this is part of as days pass by, by Stuart Langridge

Books I own by Django Wexler

The Penitent Damned goodreads

Django Wexler (The Shadow Campaigns #0)

Available for free, much to Wexler's credit. Having read this first, I was pretty surprised that not only this storyline but this whole world basically doesn't intersect much with the main book thread, although it's happening more now as we get into the third book and the underlying structure of the world becomes apparent.

The Thousand Names goodreads

Django Wexler (The Shadow Campaigns #1)

Flintlock wars in fantasy Arabia. I'm sure there's a load of depth I'm missing because I don't know much about history. That aside, all the characters are well-drawn here; Janus is a bit clichéd in that he's a genius who has his plans always work out and is all mysterious and nose-tappy and ahahaha about it, but that's fun to read, and he's nowhere near as egregious at it as, say, Eugenides. You do get the impression that the Redeemers are a bit crap and would have their arses kicked good and hard by, for example, the Krasians from the Desert Spear. Avoiding spoilers, I was not expecting the bad guy reveal at the end, which suggests that it was convincingly written.

The Shadow Throne goodreads

Django Wexler (The Shadow Campaigns #2)

From war to politics, which Marcus isn't good at. And dealing with female soldiers which he also isn't good at; this is creditably put across without being an arse about it. Jane, however, is an arse, and really annoys me. It's interesting contrasting this fantasy city with, say, Maradaine from the Marshall Ryan Maresca books. They're both convincingly fantasyesque, with newspapers and so on, but Vordan is quite a lot less pleasant to live in. More "ahaha!" moves from Janus.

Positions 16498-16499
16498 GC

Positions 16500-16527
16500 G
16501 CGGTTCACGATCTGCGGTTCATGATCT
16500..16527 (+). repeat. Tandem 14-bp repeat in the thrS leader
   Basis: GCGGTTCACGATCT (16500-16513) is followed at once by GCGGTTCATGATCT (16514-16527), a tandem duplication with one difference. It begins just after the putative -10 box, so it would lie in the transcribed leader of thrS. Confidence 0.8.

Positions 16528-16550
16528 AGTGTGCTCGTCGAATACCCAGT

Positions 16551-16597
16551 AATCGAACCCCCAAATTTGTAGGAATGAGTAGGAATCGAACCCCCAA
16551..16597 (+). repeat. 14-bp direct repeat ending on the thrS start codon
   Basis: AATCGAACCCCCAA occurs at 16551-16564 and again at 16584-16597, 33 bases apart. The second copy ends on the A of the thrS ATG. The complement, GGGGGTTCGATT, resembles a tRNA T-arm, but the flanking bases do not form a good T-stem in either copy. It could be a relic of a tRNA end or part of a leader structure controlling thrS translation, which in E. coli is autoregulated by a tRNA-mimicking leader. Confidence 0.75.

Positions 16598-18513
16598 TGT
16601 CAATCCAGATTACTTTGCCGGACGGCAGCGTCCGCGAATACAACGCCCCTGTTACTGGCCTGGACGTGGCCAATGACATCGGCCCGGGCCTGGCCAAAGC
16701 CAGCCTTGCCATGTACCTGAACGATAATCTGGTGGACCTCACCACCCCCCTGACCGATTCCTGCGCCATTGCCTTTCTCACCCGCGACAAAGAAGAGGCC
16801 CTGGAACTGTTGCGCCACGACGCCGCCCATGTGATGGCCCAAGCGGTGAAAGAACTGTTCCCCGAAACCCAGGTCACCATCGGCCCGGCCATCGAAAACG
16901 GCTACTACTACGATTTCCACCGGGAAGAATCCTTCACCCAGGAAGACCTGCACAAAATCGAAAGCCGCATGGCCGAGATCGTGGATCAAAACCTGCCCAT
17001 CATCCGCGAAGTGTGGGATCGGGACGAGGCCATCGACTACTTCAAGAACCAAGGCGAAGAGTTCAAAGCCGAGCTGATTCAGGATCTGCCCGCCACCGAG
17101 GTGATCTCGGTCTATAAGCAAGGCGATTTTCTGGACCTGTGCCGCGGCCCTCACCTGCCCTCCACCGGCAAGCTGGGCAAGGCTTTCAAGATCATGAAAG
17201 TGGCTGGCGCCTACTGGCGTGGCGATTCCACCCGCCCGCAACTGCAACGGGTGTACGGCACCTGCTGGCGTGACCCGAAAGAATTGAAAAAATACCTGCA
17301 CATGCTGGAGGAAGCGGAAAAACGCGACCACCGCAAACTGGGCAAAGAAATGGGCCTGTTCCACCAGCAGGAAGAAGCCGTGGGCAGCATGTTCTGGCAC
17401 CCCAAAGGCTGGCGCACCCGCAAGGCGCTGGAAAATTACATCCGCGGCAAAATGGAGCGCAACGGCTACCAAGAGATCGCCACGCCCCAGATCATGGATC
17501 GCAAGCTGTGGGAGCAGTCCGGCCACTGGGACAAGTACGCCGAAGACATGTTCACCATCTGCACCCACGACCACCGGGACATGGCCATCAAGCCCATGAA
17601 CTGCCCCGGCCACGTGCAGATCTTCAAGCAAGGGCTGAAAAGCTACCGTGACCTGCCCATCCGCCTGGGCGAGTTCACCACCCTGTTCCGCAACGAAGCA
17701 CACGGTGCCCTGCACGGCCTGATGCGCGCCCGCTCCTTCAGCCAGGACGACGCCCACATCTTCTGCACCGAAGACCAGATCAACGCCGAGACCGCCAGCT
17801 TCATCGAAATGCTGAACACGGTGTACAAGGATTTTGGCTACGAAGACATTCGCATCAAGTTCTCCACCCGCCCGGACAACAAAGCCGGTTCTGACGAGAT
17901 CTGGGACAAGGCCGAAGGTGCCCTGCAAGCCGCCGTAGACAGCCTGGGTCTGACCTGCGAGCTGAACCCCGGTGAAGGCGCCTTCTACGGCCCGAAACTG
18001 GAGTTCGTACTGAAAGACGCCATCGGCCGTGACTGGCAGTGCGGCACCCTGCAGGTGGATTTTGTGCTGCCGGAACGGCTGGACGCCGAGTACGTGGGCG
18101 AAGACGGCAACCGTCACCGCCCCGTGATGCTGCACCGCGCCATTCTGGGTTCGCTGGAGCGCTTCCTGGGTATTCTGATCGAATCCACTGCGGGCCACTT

The Shadow of Elysium goodreads

Django Wexler (The Shadow Campaigns #2)

Novella. Basically a sequel to The Penitent Damned rather than the main plotline, but these things are starting to dovetail a bit more now. The hypocrisy of the Church is ever more apparent, although they are so hypocritically evil that they come across less like a creditable Big Bad and more like Snidely Whiplash twirling his moustaches and tying a damsel to the railroad track. Is there nobody over there with any redeeming features at all?

The Price of Valor goodreads

Django Wexler (The Shadow Campaigns #3)

The French Revolution. Even with my shaky grasp of history, the parallels are not so much parallel as this is just the French Revolution retold with the names filed off and new names written in in crayon. The books keep trying to be menacing about What Janus Is Really Planning; Wexler is on record as saying that he won't do a Janus PoV because it's hard to write from the perspective of a genius character, but honestly I think he won't do it because then we'll actually know whether Janus is really a villain or not. Mother vanishing offscreen was a bit weird, although I like the Steel Ghost's sand approach.

Books I acquired (and have reviewed) in 2018 2017 2016 2015 2014 2013 2012 2011 2010 2009

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